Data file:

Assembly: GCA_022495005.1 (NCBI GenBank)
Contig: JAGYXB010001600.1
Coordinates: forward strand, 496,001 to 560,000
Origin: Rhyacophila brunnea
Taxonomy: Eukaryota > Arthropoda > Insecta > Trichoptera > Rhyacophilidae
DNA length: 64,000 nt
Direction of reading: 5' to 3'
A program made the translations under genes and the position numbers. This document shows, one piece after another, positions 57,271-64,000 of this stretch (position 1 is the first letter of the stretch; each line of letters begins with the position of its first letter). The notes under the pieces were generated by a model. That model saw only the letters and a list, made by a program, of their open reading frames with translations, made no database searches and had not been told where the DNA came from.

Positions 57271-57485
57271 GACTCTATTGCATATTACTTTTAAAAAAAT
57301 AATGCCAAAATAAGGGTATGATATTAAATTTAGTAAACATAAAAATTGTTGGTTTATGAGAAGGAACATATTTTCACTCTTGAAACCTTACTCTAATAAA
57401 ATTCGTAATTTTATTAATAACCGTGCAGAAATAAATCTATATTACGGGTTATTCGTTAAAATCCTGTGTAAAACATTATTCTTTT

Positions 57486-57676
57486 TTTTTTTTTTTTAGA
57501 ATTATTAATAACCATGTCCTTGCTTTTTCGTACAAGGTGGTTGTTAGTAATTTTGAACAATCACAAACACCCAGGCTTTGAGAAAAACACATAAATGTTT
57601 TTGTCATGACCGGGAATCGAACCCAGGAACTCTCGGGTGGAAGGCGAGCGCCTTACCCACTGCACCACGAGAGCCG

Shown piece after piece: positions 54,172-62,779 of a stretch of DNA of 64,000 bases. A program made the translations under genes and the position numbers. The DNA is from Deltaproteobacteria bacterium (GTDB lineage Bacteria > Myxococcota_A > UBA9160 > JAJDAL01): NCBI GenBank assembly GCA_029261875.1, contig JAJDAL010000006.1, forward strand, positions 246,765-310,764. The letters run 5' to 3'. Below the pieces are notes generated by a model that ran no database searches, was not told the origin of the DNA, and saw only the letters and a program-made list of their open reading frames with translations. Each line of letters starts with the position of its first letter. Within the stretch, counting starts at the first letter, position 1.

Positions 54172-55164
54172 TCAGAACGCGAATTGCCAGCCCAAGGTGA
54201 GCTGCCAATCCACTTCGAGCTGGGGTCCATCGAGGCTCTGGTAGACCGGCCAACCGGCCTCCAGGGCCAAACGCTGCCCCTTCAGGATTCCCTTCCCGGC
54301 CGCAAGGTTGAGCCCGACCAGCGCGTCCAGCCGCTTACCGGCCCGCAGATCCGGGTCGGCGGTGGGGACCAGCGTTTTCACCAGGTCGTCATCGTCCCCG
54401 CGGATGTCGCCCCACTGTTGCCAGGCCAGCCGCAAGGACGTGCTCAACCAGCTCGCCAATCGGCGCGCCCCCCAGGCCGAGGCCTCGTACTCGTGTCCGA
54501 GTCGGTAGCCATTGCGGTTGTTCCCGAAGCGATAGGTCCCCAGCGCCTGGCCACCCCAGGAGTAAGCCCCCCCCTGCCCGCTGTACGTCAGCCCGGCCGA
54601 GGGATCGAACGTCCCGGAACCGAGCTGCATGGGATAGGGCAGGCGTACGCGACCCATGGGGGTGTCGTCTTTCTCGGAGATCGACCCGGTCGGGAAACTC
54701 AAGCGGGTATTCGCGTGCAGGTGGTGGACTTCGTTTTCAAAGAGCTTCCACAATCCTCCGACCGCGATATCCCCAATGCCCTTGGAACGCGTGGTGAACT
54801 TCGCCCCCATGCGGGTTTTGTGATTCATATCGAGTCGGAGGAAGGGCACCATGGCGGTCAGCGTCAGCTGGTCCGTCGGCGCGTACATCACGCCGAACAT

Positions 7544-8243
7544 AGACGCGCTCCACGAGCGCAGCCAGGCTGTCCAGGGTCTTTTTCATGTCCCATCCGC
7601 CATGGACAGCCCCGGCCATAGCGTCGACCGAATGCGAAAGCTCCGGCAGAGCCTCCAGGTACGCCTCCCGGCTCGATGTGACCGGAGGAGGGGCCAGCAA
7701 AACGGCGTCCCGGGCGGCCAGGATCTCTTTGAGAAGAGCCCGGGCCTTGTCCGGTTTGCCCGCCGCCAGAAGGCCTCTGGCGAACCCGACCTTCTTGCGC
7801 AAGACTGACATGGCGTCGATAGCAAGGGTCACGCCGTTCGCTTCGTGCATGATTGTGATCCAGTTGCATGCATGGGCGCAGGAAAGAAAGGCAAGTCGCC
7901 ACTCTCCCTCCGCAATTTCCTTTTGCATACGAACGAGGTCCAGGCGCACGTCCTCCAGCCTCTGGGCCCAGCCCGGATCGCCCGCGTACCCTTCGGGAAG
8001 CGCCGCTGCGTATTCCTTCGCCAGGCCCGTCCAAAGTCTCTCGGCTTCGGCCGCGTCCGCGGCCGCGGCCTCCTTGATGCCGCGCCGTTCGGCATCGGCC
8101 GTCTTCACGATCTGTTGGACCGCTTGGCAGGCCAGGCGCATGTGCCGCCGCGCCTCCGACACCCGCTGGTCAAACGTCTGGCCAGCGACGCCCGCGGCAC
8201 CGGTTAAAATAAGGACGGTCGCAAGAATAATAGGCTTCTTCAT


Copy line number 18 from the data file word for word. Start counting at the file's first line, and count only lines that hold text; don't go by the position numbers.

Positions 54172-55164